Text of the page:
9780814720370-0814720374-Daddy Grace: A Celebrity Preacher and His House of Prayer (Religion, Race, and Ethnicity)

Daddy Grace: A Celebrity Preacher and His House of Prayer (Religion, Race, and Ethnicity)

ISBN-13: 9780814720370
ISBN-10: 0814720374
Edition: Illustrated
Author: Dallam, Marie W.
Publication date: 2009
Publisher: NYU Press
Format: Paperback 276 pages
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Book details

ISBN-13: 9780814720370
ISBN-10: 0814720374
Edition: Illustrated
Author: Dallam, Marie W.
Publication date: 2009
Publisher: NYU Press
Format: Paperback 276 pages

Summary

Acknowledged authors Dallam, Marie W. wrote Daddy Grace: A Celebrity Preacher and His House of Prayer (Religion, Race, and Ethnicity) comprising 276 pages back in 2009. Textbook and eTextbook are published under ISBN 0814720374 and 9780814720370. Since then Daddy Grace: A Celebrity Preacher and His House of Prayer (Religion, Race, and Ethnicity) textbook was available to sell back to BooksRun online for the top buyback price or rent at the marketplace.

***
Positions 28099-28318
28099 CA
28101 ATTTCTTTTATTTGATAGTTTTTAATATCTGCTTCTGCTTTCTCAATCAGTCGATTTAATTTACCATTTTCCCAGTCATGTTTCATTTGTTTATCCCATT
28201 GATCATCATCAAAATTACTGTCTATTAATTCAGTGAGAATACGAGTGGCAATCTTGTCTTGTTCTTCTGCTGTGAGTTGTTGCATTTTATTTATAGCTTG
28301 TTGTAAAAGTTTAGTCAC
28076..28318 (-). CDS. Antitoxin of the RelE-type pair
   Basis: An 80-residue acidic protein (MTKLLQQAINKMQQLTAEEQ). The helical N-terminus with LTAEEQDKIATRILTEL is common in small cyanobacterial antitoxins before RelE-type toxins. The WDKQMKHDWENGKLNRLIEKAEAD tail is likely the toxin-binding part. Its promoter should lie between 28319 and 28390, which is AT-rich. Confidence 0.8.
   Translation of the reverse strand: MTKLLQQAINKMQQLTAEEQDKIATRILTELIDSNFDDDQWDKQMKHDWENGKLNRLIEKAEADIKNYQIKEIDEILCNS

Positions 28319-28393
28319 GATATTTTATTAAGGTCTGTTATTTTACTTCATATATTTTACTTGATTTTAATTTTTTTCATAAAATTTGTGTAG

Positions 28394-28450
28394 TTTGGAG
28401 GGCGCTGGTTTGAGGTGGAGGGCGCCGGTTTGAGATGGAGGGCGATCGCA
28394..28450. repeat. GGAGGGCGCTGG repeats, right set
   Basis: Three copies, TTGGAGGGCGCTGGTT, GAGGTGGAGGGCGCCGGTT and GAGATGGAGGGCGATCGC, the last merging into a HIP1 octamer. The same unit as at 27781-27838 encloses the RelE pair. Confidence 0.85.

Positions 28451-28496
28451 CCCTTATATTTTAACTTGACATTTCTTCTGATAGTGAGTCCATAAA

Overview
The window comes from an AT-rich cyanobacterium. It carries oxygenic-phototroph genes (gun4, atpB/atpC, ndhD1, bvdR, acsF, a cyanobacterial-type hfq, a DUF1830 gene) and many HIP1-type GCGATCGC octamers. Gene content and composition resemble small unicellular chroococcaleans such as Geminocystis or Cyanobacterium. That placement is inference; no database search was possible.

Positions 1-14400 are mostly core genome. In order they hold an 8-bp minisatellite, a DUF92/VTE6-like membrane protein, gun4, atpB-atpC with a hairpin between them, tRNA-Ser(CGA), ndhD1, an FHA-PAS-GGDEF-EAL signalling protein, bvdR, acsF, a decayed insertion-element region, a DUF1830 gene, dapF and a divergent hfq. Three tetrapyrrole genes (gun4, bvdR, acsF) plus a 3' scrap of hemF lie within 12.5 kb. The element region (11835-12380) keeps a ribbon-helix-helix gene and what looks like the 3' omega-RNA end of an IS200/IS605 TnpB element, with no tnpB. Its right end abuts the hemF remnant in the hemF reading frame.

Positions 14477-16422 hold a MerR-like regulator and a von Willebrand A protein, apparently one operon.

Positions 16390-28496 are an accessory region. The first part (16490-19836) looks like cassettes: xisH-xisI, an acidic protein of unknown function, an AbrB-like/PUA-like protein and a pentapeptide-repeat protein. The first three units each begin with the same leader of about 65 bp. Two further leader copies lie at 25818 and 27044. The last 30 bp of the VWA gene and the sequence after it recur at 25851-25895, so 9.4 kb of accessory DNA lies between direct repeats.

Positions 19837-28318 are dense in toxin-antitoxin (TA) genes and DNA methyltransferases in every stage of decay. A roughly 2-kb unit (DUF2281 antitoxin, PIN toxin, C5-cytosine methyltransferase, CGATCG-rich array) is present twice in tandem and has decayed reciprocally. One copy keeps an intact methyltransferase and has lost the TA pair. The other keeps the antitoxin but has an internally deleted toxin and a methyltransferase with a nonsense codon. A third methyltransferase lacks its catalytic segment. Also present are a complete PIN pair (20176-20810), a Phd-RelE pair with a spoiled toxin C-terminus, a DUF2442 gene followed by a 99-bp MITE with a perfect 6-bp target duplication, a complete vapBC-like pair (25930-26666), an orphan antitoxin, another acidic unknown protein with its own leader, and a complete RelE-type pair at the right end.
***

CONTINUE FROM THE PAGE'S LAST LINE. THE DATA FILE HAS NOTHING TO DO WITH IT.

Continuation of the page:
Description

Charles Manuel “Sweet Daddy” Grace founded the United House of Prayer for All People in Wareham, Massachusetts, in 1919. This charismatic church has been regarded as one of the most extreme Pentecostal sects in the country. In addition to attention-getting maneuvers such as wearing purple suits with glitzy jewelry, purchasing high profile real estate, and conducting baptisms in city streets with a fire hose, the flamboyant Grace reputedly accepted massive donations from his poverty-stricken followers and used the money to live lavishly. It was assumed by many that Grace was the charismatic glue that held his church together, and that once he was gone the institution would disintegrate. Instead, following his 1960 death there was a period of confusion, restructuring, and streamlining. Today the House of Prayer remains an active church with a national membership in the tens of thousands.
Daddy Grace: A Celebrity Preacher and His House of Prayer seriously examines the religious nature of the House of Prayer, the dimensions of Grace’s leadership strategies, and the connections between his often ostentatious acts and the intentional infrastructure of the House of Prayer. Furthermore, woven through the text are analyses of the race, class, and gender issues manifest in the House of Prayer structure under Grace’s aegis.
Marie W. Dallam here offers both a religious history of the House of Prayer as an institution and an intellectual history of its colorful and enigmatic leader.

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